Wednesday, March 27, 2013

For Elizabeth

Preparing for the Funeral

On the bench a hammer waits for gnarled
fingers to play familiar tunes of swing
and pop. 

Rubber galoshes skid to the barn, bruise
the grass.  The window frames dad tinkering
hinges from a door.  He spins familiar
talk, his jaw a common bone we share.

The call came . . . too late; his relic detoured
to dance in our front room.  Dad lit the air
swayed like a constellation, a fragment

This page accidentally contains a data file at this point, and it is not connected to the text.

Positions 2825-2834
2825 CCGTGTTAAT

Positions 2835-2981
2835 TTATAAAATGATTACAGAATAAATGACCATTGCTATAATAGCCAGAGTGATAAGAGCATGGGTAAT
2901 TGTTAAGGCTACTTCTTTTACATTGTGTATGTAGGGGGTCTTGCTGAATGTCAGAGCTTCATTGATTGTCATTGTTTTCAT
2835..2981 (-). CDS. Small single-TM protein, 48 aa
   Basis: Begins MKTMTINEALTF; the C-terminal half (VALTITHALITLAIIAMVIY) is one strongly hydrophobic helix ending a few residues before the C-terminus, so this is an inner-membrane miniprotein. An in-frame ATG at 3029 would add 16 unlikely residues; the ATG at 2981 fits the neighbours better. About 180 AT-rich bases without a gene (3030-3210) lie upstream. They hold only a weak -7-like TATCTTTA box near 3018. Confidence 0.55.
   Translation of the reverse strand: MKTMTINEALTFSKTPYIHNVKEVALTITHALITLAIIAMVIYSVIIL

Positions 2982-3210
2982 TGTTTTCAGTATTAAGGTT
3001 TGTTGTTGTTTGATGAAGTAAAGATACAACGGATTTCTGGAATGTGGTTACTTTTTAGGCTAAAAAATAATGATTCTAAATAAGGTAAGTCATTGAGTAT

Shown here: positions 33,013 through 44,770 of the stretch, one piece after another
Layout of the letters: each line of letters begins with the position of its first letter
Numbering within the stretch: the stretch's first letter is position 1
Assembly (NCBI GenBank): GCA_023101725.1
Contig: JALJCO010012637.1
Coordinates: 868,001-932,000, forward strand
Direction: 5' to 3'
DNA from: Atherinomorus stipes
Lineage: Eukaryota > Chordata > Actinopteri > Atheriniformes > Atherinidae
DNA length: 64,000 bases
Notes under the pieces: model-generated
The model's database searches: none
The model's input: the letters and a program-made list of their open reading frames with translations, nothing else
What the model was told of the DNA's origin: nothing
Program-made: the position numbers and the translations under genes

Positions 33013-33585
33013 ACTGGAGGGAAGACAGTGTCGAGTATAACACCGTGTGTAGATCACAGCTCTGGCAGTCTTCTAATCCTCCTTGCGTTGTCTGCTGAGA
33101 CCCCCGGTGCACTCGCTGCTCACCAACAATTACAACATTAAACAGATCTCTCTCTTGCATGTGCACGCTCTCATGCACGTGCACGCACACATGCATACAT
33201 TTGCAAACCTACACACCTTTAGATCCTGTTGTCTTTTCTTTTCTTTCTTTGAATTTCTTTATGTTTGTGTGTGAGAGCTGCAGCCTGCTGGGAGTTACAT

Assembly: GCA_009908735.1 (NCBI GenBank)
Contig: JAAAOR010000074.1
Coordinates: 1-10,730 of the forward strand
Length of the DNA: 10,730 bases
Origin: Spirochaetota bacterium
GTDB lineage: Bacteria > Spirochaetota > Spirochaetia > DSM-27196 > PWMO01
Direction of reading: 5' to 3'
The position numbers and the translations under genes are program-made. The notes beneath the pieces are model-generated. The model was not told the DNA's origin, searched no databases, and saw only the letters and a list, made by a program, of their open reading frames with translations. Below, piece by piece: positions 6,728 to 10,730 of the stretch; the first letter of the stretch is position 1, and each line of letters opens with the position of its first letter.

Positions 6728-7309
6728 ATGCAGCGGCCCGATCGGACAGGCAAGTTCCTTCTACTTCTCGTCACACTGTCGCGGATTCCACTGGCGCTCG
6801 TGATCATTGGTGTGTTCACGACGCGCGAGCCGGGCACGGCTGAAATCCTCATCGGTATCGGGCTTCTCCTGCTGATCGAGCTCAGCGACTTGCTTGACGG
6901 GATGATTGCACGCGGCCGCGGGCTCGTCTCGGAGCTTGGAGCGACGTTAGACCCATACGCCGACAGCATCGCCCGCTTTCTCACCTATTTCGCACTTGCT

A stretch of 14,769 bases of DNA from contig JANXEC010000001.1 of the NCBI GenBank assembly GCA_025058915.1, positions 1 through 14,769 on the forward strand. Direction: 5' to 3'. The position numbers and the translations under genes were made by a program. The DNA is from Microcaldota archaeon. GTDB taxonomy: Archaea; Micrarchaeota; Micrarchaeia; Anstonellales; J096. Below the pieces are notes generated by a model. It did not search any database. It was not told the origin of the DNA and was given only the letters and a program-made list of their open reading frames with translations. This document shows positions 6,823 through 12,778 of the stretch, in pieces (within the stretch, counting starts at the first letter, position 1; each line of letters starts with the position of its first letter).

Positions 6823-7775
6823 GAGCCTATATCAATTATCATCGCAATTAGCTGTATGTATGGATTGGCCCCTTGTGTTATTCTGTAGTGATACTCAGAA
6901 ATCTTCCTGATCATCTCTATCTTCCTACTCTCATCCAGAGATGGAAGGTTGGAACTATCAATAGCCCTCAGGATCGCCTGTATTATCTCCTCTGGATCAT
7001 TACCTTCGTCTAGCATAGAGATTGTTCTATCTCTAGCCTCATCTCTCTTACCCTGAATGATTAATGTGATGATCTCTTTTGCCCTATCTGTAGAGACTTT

of the Milky Way.  I worried the house
with silent bellows.

Sun filters through dirty glass to lay
silent on the hardwood floor in angular

I knew him better for that airy jig. 
His explanation of black, bunched eyebrows
over eyes that had seen World War II,
water stains on the ceiling, and holes
in his daughter’s socks.

From Arizona, California,
Idaho, Montana they came.  I
loaned them pillows, fed them.  Dad rambled
among us brushing a cheek, riding
a chuckle.  His best profile was called

The bouquet on the piano drips petals. 
Its scent, like over ripened fruit, oils
the musty air.

A.M. Adams

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